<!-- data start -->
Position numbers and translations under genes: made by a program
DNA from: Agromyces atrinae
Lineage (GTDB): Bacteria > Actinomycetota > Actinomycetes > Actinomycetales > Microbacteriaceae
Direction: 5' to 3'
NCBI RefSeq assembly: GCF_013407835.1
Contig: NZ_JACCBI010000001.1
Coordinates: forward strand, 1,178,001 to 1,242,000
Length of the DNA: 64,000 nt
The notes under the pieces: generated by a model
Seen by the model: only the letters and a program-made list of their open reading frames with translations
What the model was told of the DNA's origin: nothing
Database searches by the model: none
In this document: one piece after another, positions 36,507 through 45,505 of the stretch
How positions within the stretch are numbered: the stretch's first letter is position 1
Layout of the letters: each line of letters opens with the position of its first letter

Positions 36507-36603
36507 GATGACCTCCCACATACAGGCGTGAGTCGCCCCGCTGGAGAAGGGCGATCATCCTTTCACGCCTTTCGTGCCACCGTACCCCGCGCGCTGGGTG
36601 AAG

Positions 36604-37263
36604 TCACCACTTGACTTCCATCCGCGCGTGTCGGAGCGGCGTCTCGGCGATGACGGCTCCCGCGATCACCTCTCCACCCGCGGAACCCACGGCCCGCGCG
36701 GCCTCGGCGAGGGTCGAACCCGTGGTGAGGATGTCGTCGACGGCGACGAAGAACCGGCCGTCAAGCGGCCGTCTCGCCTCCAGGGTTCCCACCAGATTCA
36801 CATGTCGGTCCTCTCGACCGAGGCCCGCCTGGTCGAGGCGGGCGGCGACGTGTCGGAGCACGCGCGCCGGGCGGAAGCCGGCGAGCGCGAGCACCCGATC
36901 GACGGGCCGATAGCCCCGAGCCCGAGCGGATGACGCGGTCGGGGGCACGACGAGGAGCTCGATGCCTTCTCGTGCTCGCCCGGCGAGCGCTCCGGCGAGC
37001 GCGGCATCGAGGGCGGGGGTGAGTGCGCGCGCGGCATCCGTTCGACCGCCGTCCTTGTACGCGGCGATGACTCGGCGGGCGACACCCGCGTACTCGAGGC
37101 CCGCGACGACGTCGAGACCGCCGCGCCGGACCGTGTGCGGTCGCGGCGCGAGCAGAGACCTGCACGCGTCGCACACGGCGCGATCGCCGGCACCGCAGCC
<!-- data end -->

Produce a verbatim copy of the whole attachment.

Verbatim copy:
Position numbers and translations under genes: made by a program
DNA from: Agromyces atrinae
Lineage (GTDB): Bacteria > Actinomycetota > Actinomycetes > Actinomycetales > Microbacteriaceae
Direction: 5' to 3'
NCBI RefSeq assembly: GCF_013407835.1
Contig: NZ_JACCBI010000001.1
Coordinates: forward strand, 1,178,001 to 1,242,000
Length of the DNA: 64,000 nt
The notes under the pieces: generated by a model
Seen by the model: only the letters and a program-made list of their open reading frames with translations
What the model was told of the DNA's origin: nothing
Database searches by the model: none
In this document: one piece after another, positions 36,507 through 45,505 of the stretch
How positions within the stretch are numbered: the stretch's first letter is position 1
Layout of the letters: each line of letters opens with the position of its first letter

Positions 36507-36603
36507 GATGACCTCCCACATACAGGCGTGAGTCGCCCCGCTGGAGAAGGGCGATCATCCTTTCACGCCTTTCGTGCCACCGTACCCCGCGCGCTGGGTG
36601 AAG

Positions 36604-37263
36604 TCACCACTTGACTTCCATCCGCGCGTGTCGGAGCGGCGTCTCGGCGATGACGGCTCCCGCGATCACCTCTCCACCCGCGGAACCCACGGCCCGCGCG
36701 GCCTCGGCGAGGGTCGAACCCGTGGTGAGGATGTCGTCGACGGCGACGAAGAACCGGCCGTCAAGCGGCCGTCTCGCCTCCAGGGTTCCCACCAGATTCA
36801 CATGTCGGTCCTCTCGACCGAGGCCCGCCTGGTCGAGGCGGGCGGCGACGTGTCGGAGCACGCGCGCCGGGCGGAAGCCGGCGAGCGCGAGCACCCGATC
36901 GACGGGCCGATAGCCCCGAGCCCGAGCGGATGACGCGGTCGGGGGCACGACGAGGAGCTCGATGCCTTCTCGTGCTCGCCCGGCGAGCGCTCCGGCGAGC
37001 GCGGCATCGAGGGCGGGGGTGAGTGCGCGCGCGGCATCCGTTCGACCGCCGTCCTTGTACGCGGCGATGACTCGGCGGGCGACACCCGCGTACTCGAGGC
37101 CCGCGACGACGTCGAGACCGCCGCGCCGGACCGTGTGCGGTCGCGGCGCGAGCAGAGACCTGCACGCGTCGCACACGGCGCGATCGCCGGCACCGCAGCC